The theories as to what happened to Everett Ruess vary widely and wildly. It was rumored that Ruess had grown weary of his growing artistic fame and manufactured his disappearance to live in peace and quiet somewhere else.
Others assumed the young man, who had a reputation for taking risks, slipped while hiking into Indian cliff dwellings, falling to his death in some narrow, inaccessible canyon.
"If Everett has chosen to conceal his identity and live alone - as many rumors hint, then we are glad that he is doing what he wants to do," his mother told a reporter in 1952. "If he is dead, we are glad he did the things he loved to do during the short years he enjoyed life."
But the mystery of Everett Ruess' disappearance may not be as simple as some first thought. Two men, who in subsequent years have searched separately for Everett Ruess' body, now have different ideas as to what happened.
Ruess' brother Waldo is convinced Ruess met a violent death at Davis Gulch. At the top of the Kaiparowits Plateau just above Davis Gulch, searchers found an abandoned encampment of two cattle rustlers.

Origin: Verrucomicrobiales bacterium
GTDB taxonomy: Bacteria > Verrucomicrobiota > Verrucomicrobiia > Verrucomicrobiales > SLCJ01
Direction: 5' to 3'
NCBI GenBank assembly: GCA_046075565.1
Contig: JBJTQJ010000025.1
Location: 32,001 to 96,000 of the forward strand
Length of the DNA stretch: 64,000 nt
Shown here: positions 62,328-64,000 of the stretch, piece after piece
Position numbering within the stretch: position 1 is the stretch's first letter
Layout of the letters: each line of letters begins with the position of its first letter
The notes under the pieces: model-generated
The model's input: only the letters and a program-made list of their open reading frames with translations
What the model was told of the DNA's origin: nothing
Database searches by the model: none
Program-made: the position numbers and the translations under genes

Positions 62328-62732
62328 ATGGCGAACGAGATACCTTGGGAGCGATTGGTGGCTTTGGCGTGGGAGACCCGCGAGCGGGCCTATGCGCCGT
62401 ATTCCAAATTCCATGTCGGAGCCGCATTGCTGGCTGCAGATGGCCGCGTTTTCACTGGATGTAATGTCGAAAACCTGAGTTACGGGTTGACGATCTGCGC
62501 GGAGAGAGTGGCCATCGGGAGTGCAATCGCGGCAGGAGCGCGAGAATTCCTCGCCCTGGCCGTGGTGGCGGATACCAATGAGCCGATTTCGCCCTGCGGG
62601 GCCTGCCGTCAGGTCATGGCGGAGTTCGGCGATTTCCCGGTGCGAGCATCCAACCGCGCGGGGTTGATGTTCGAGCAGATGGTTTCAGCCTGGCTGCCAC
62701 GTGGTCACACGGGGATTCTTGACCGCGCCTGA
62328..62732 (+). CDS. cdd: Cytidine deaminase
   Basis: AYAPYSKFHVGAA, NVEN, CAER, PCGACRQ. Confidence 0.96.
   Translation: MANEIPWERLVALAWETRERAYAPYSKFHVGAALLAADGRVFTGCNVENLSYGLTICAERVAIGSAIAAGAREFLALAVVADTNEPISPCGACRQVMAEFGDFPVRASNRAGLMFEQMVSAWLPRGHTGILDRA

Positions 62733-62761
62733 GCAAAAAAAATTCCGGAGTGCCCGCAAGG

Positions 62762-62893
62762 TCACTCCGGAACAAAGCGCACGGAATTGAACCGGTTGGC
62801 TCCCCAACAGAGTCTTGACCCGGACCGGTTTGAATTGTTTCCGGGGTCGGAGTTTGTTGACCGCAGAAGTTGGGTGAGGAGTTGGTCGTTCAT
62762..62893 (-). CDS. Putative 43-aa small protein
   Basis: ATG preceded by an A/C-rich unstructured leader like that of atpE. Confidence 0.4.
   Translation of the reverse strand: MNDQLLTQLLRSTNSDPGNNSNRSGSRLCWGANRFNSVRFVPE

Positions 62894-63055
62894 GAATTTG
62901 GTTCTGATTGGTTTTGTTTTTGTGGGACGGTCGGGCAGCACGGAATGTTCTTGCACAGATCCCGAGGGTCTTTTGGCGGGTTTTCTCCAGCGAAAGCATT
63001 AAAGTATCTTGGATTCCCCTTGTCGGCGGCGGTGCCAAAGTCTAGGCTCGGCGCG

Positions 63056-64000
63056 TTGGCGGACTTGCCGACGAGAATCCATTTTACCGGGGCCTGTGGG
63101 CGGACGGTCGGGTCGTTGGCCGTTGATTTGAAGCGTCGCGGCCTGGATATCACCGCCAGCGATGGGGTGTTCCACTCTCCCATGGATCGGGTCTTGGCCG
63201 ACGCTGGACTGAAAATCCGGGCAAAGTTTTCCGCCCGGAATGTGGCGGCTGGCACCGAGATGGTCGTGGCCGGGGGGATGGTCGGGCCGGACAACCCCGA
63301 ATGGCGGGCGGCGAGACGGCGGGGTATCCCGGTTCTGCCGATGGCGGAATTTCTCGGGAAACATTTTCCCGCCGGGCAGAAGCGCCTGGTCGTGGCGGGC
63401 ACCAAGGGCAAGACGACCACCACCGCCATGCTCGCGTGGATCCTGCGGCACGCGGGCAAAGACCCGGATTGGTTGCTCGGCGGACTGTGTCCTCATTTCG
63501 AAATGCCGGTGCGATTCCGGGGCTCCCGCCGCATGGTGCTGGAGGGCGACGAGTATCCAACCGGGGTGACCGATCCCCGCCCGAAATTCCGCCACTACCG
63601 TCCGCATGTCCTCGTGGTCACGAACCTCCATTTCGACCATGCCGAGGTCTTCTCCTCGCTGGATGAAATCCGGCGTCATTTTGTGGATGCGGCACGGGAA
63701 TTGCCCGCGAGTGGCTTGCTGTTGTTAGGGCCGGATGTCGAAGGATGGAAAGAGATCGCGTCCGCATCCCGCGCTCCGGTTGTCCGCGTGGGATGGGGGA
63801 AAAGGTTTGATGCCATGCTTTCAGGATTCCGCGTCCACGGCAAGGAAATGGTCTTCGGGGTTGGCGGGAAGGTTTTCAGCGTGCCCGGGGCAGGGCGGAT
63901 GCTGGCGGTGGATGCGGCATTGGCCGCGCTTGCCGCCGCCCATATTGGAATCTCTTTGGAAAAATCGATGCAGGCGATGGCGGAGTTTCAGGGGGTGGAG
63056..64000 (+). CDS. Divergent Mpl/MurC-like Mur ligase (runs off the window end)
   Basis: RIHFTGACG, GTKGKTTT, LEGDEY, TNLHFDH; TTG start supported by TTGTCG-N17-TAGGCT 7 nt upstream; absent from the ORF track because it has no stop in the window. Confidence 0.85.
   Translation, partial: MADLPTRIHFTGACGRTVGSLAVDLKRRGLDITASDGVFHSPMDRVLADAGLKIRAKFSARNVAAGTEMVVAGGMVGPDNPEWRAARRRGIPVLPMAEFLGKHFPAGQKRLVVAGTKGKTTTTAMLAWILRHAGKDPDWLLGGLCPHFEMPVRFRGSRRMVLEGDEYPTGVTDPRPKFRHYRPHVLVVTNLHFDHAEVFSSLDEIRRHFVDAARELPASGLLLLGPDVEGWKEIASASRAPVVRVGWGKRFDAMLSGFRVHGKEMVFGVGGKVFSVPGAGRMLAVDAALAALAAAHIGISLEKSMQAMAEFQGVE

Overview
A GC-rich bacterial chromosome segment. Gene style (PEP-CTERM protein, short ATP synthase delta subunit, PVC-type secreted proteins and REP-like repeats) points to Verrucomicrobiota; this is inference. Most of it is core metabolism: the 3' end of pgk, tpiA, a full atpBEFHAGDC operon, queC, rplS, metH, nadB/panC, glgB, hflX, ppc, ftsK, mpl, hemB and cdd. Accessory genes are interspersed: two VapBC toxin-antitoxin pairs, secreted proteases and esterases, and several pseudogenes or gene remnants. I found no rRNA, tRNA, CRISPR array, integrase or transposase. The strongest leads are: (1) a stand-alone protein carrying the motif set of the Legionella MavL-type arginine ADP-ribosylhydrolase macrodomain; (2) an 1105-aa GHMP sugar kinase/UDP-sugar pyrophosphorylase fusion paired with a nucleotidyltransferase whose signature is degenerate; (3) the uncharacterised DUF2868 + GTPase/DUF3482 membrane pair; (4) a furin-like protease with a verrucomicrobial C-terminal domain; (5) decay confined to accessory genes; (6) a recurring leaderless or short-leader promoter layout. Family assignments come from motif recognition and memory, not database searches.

"There are Moqui steps leading up the canyon wall to the top of the plateau," he said. "If he was exploring Indian ruins, which he probably was, he would have found the steps. It would be natural curiosity to climb up."
When he did, he would have stumbled on the cattle rustlers. Surprised, the rustlers may have thought him to be the sheriff coming to arrest them. Everett was killed before he could explain, Waldo believes.
The rustler theory has a lot of believers. It seems folks in nearby Escalante have always known there were two rustlers on the Kaiparowits, and the identity of the outlaws has never been a secret. Waldo had the chance later to interview one of the men as he lay on his sick bed.
Said Waldo, "I walked in, and before I could tell him who I was or why I was there, he said, `I wasn't the one who killed your brother.' " The man didn't want to talk further about it, but Waldo interpreted the man's comments to mean that it was the other outlaw who was responsible for Everett's death.